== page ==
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Amazon was launching its own $500 million Lord of the Rings TV series, and it was in the market for a way to hook potential viewers of its fantasy epic. So, naturally, it called Warner Bros. Discovery, the owner of Amazon Prime Video’s competitor, HBO Max.
The Lord of the Rings and Hobbit films are controlled by Warner Bros. and had been locked up exclusively for streaming on HBO Max by the company’s previous owner. The trilogy, which generated nearly $3 billion in box office revenue and comprised some of the best known IP in the HBO Max film library, was now up for grabs, at least on a nonexclusive basis. Whereas before, WarnerMedia zealously guarded its films for HBO Max, now Warner Bros. Discovery is open about the fact that, well, they are, as CEO David Zaslav says, “open for business.”
“We have a ton of content that has been sitting idly for just purely principle reasons,” WBD CFO Gunnar Wiedenfels said at a Bank of America event Sept. 8. “The Lord of the Rings is a great [example]: It is a nonexclusive window [and] we look at it as what we are giving up versus what additional revenue we are generating,” the CFO added, noting that “there are positive knock on effects on our own platforms as well.” WBD received an undisclosed sum in licensing revenue (effectively monetizing a film that had been, in Weidenfels’ words, “sitting idly”), while Amazon was able to engage potential TV series viewers ahead of its launch with the iconic films.
But The Lord of the Rings isn’t the only franchise WBD is willing to let others mine. A Batman animated series in development from J.J. Abrams also is being shopped around. Bruce Timm, Abrams and Matt Reeves took the show on the road for a series of big pitches to the major streamers this week and last. The series, Batman: Caped Crusader, was originally planned for HBO Max before the WBD merger. At press time, Netflix, Amazon and Hulu are the big contenders.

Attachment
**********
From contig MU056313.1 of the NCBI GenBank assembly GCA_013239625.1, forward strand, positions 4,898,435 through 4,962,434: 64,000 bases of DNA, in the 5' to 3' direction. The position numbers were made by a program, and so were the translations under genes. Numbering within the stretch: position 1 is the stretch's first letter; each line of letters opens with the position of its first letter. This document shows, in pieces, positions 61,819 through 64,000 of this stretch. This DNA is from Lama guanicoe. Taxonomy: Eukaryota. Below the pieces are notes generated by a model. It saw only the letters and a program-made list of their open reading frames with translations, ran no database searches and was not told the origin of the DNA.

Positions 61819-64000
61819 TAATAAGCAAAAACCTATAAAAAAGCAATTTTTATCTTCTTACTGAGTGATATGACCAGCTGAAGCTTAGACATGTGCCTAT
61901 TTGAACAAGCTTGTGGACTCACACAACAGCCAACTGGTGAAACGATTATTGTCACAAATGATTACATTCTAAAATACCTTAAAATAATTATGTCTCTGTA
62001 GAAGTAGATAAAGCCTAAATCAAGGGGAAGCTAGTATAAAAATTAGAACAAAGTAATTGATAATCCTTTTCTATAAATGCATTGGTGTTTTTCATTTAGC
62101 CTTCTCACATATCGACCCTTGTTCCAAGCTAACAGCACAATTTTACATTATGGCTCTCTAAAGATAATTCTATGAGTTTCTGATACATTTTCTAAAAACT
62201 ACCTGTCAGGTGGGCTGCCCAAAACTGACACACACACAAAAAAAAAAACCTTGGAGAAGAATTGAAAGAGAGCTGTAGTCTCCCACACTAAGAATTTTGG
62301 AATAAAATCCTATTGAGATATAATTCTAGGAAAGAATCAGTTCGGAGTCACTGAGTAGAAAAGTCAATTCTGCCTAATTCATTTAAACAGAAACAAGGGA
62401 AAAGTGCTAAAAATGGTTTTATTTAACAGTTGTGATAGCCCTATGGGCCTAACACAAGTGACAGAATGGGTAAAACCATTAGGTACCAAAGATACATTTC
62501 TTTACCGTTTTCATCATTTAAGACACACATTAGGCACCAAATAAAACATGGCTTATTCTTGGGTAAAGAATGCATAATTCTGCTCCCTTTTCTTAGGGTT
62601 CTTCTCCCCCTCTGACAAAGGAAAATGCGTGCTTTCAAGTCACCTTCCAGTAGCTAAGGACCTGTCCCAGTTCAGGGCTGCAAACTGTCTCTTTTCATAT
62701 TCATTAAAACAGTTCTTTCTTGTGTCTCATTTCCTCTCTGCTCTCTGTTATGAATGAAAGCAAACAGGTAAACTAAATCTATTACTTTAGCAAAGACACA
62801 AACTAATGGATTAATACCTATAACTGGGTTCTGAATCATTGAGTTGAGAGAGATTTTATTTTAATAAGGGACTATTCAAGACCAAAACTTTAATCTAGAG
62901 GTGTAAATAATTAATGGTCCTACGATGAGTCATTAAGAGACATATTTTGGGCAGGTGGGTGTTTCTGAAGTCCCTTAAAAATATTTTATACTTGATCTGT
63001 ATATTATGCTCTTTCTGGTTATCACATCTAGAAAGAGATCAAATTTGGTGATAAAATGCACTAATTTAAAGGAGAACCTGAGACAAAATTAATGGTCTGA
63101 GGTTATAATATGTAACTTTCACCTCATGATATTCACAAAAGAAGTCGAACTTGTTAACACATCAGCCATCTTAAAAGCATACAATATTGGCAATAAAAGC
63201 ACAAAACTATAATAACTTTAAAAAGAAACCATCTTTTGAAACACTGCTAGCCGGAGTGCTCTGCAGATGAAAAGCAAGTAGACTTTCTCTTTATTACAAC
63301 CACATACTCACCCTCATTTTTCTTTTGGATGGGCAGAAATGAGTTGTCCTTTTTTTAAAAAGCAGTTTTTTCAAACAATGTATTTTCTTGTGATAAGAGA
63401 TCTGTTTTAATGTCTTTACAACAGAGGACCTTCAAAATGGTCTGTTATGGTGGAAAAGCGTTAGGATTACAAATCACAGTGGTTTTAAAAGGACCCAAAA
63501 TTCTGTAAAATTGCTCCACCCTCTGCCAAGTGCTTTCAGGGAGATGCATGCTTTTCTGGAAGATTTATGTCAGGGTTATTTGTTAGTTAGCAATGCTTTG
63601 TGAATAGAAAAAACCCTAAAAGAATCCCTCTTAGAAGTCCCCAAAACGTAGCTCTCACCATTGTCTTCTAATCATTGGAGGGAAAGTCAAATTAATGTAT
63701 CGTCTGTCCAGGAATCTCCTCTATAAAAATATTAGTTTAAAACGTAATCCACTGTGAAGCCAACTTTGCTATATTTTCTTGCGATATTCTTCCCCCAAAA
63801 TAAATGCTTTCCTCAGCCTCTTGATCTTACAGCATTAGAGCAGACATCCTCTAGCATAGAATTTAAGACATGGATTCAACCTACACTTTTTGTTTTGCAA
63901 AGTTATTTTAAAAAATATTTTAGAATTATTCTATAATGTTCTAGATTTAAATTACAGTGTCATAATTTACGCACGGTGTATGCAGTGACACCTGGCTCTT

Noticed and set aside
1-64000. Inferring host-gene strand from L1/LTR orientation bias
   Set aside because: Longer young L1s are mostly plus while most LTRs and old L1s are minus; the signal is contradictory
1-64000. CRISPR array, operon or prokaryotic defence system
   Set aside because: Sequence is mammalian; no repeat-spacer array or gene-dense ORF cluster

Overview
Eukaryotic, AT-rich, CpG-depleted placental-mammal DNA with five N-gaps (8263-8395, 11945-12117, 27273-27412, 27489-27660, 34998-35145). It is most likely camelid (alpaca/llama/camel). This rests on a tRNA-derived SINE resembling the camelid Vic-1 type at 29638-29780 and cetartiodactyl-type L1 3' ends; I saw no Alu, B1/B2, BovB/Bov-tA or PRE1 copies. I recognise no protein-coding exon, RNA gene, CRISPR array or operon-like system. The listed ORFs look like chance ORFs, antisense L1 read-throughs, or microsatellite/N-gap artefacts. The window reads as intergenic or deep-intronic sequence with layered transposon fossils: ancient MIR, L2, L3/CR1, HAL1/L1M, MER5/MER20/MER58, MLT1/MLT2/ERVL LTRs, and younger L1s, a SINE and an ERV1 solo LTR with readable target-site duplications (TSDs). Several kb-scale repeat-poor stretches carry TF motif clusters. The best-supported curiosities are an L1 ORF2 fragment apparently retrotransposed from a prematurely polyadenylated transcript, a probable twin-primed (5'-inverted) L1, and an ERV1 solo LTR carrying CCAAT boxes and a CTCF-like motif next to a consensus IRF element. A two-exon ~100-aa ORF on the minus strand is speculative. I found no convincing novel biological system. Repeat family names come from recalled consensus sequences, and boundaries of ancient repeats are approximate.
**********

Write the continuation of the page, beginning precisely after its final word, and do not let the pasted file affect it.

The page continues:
And while it isn’t going to be part of any larger live-action DC universe, Batman is still some of DC’s most popular IP. “Once you decide your streaming ambitions are not your ‘north star,’ why not license as much as possible?” ” Lightshed analyst Rich Greenfield wrote in an Aug. 10 research note. “Catalog only has value to streaming services if you can drive meaningful daily time spent where subscribers are getting lost in your service.”
The decision is a major shift for the company, which under Jason Kilar and AT&T withheld as much content as possible for HBO Max to rapidly grow its subscriber base. (HBO and HBO Max had 76.8 million subscribers before WBD updated subs to include Discovery+.)
Of course, Warner Bros. is no stranger to licensing content, with its TV division having long been one of the most aggressive about selling shows to other networks and platforms. But the message from the C-suite seems to be clear: There’s a new sheriff in town, and they are willing to deal even more. It’s also a stark contrast to Disney, which has leaned into controlling all of its content.
At the Code Conference on Sept. 8, former CEO Bob Iger recalled selling Disney’s movies to Netflix so they could learn about streaming distribution. “It was very interesting to see as Netflix grew — and consumption of our movies on their platform grew — what might be possible,” he said. “As they started to use their increased distribution and revenue to make original content to compete with our original content, it became pretty clear that we had been selling nuclear weapons technology to a developing country, and they were now using it against us.” Now WBD is pursuing a different path, with the rest of Hollywood all but certain to watch both strategies closely.
Borys Kit contributed to this report.
This story first appeared in the Sept. 16 issue of The Hollywood Reporter magazine. Click here to subscribe.
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